Gun Safety Instructor Accidentally Shoots Student


A Utah teacher learns how to fire a gun. (Credit: AP)

A Utah teacher learns how to fire a gun. (Credit: AP)

A gun safety instructor in Ohio accidentally shot a student in the arm while teaching a class required for people applying for concealed carry permits.

According to the Columbus Dispatch, Terry J. Dunlap Sr. told police that he did not know that his .38-caliber handgun was loaded when a bullet hit student Michael Piemonte in the arm.

As part of a daylong course on Saturday, Dunlap was demonstrating how to use the gun to Piemonte and 28 other students, including Piemonte’s wife.

“My wife was sitting just inches away from me,” Piemonte said. “It could have easily hit her.”

Fortunately, some of his fellow students were nurses who helped stabilize his wound before he was taken to a local hospital and released later that evening.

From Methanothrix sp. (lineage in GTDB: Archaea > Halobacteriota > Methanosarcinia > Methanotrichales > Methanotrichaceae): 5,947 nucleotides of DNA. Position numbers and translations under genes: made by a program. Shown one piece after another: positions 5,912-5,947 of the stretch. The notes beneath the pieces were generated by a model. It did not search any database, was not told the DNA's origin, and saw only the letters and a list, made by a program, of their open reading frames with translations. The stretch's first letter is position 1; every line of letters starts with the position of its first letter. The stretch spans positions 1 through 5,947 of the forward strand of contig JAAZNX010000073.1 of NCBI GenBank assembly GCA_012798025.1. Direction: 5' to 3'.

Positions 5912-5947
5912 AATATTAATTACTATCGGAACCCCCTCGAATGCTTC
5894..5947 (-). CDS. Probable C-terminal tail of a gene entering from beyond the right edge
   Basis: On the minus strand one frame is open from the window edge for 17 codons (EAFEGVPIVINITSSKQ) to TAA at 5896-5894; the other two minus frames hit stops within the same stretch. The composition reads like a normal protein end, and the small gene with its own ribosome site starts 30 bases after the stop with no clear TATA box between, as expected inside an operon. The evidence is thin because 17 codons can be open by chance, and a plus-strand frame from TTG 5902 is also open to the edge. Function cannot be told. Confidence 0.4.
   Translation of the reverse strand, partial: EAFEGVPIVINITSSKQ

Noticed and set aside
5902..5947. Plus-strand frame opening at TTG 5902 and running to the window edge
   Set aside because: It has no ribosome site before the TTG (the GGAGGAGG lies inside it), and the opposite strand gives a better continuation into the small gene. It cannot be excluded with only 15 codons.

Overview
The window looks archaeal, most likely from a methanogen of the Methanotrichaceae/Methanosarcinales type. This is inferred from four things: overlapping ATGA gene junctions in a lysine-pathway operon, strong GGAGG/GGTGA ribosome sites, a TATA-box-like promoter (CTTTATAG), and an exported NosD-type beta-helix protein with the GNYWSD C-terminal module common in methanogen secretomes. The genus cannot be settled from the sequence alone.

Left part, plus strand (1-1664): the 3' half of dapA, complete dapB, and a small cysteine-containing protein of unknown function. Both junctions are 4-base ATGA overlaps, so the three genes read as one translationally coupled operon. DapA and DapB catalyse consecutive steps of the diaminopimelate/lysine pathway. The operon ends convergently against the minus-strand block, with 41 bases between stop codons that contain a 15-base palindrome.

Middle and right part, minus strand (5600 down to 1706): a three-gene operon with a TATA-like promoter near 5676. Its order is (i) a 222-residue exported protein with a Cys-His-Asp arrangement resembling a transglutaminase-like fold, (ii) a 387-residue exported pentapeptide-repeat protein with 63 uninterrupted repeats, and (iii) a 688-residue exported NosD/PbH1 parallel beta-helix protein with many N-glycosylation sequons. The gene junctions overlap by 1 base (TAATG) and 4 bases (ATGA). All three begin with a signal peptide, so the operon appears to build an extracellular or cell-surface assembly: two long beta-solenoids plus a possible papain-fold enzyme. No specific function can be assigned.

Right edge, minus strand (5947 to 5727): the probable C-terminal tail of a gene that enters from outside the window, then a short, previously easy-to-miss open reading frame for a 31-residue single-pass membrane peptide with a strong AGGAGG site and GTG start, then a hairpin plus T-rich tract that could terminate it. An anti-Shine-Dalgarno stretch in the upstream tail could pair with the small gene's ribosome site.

The police report documenting the shooting classified it as accidental, and no charges were filed.

In addition to teaching the concealed carry course, Dunlap runs a local shooting range and trains law enforcement officials in gun use. He also serves on the board of trustees of his township and is up for re-election this November.

This year, concealed carry applications have reached record numbers in 12 states, including Ohio, which may double its 65,000 permits from last year. In the wake of the Newtown Massacre, many gun rights activists fear a mass confiscation of guns, leading to a spike in permit applications.

In addition, 20 states have loosened their gun laws this year, often making it easier and cheaper to obtain a permit. Many states have also reduced restrictions on carrying guns in restaurants, bars, and in the case of North Carolina, even playgrounds.

Concealed carry is legal in all 50 states. Last month, Illinois became the last state to allow concealed carry after a federal court declared the state’s ban on concealed carry unconstitutional, though Gov. Pat Quinn scolded the state legislature for passing a bill with insufficient provisions for gun safety and gun violence prevention.

Marina Fang is an intern for ThinkProgress.